Some landscaping companies may rely on subcontractors if they need special expertise on a project. Working with subcontractors presents a new set of risks, though.
The IRS has strict rules about who is an independent contractor rather than an employee, Troy Sibelius of Buckner said. If landscapers have agreements with subcontractors that don’t meet those requirements, and a subcontractor is injured on the job, “the subcontractor can very easily come after them and claim that they were an employee of the landscape contractor, and they want them to pay for their workers’ compensation injuries.”
Here are some tips for protecting your business when working with subcontractors.
Get it in writing. Make sure you have a signed agreement with each of your subcontractors. “Don’t go out and hire them and say, ‘Here, I’ll give you $50 cash.’ They need to have a written agreement with them,” Sibelius said.
Talk to your insurer. Have a conversation with your insurance agent to make sure you have the right amount of coverage, and “absolutely make sure that the subs have their own workers’ compensation insurance.”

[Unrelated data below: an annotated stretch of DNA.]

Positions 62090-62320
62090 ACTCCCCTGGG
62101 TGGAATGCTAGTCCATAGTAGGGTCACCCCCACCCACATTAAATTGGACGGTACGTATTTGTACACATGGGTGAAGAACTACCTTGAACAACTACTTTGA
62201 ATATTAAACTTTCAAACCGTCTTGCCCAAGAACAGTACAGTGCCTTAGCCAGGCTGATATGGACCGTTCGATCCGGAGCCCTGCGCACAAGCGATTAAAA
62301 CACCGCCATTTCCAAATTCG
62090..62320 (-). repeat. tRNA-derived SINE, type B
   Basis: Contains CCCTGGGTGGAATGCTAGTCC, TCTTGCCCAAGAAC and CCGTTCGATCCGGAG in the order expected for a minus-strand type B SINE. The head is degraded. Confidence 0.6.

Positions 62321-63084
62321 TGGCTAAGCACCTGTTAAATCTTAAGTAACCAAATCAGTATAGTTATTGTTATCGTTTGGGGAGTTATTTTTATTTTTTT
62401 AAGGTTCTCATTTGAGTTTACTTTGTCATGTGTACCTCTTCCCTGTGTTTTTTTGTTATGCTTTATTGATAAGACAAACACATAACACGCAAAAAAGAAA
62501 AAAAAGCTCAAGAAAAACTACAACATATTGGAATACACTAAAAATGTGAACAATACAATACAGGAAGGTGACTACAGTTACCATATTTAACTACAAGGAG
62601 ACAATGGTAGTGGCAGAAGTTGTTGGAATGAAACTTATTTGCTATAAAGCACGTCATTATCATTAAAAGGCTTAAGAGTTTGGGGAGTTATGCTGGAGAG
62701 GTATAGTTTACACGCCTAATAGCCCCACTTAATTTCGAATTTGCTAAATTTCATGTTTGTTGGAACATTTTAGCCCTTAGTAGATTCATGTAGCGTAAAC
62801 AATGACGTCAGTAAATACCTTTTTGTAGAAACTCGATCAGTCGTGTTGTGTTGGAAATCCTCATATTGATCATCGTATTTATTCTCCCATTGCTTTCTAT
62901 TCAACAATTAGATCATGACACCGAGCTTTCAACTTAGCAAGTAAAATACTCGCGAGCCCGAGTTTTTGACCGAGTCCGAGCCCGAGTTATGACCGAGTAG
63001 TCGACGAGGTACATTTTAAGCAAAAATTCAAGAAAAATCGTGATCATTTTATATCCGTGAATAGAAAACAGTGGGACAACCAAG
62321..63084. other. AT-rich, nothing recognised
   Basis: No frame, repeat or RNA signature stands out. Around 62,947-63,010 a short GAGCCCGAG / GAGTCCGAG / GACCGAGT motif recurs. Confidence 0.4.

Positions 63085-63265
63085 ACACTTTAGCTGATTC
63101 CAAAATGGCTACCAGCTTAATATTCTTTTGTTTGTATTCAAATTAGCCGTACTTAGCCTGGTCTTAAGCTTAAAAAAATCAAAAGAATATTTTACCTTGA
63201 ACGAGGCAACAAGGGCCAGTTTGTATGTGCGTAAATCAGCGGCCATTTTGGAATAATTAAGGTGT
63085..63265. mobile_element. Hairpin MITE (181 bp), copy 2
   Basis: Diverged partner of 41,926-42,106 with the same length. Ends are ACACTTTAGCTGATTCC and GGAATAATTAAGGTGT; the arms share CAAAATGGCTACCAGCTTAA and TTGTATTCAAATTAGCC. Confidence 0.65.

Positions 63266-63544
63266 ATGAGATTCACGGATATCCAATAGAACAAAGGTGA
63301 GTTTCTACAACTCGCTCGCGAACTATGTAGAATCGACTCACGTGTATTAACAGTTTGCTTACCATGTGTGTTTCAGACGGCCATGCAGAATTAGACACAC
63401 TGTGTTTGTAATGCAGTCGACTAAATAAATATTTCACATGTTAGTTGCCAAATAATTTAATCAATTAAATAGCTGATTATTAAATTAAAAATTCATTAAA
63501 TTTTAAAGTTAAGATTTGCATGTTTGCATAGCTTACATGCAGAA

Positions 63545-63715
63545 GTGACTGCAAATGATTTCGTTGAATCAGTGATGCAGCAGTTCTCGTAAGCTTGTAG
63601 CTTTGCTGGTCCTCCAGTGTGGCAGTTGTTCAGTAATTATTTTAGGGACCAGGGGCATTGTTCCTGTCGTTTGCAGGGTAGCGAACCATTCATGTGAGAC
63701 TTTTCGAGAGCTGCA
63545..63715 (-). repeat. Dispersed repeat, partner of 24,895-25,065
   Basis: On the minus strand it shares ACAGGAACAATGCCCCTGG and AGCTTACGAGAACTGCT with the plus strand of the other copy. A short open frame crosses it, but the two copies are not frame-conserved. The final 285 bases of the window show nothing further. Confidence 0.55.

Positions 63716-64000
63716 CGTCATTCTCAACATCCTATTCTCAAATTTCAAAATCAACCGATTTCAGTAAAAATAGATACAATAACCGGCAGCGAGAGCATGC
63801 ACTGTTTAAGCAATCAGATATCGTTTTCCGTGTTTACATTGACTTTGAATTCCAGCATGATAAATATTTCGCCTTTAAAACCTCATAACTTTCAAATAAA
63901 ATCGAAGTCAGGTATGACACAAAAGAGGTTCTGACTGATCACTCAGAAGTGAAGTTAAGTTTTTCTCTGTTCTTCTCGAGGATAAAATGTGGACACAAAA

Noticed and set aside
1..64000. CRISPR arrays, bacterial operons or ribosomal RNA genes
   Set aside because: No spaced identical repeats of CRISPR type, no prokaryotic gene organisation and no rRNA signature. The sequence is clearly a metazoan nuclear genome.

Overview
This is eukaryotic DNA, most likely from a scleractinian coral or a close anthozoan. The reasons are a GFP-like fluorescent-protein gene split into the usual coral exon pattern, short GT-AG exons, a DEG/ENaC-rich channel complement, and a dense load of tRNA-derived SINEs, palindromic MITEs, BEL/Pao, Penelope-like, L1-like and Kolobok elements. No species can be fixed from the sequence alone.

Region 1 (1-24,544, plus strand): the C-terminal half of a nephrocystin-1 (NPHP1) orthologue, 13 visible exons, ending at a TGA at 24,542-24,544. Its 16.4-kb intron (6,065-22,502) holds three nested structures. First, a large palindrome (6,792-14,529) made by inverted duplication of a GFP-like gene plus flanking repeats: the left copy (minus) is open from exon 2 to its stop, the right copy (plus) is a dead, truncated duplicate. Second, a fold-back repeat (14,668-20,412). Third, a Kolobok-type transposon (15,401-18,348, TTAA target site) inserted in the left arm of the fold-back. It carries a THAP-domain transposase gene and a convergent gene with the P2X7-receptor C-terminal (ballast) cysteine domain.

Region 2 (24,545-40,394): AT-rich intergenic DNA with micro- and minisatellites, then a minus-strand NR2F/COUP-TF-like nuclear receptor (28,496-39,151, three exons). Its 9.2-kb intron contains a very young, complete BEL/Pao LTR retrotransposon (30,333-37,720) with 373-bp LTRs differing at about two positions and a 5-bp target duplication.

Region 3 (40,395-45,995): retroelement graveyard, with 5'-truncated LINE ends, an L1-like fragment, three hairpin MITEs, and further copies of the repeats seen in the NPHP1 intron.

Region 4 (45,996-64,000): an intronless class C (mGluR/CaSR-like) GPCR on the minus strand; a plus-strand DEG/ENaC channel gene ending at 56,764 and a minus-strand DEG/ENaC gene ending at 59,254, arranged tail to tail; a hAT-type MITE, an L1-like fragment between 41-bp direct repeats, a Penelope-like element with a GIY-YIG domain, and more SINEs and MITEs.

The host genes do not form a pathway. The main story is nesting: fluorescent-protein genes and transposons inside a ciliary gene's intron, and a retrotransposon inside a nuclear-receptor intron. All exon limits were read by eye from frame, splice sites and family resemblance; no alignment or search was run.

Pay the right person. It sounds simple, but Sibelius said one of the biggest things he sees is writing a check to an individual rather than a business. “If I hire a subcontractor, and I write a check directly to Joe Smith rather than to his company name,” that automatically does not meet one of the IRS guidelines for who is a true independent contractor.
Get help. The IRS notes that “there is no ‘magic’ or set number of factors that ‘makes’ the worker an employee or an independent contractor, and no one factor stands alone in making this determination.” The agency recommends that businesses that continually hire the same type of workers for particular services consider filing Form SS-8, which the IRS will review and provide an official determination of a contractor’s status.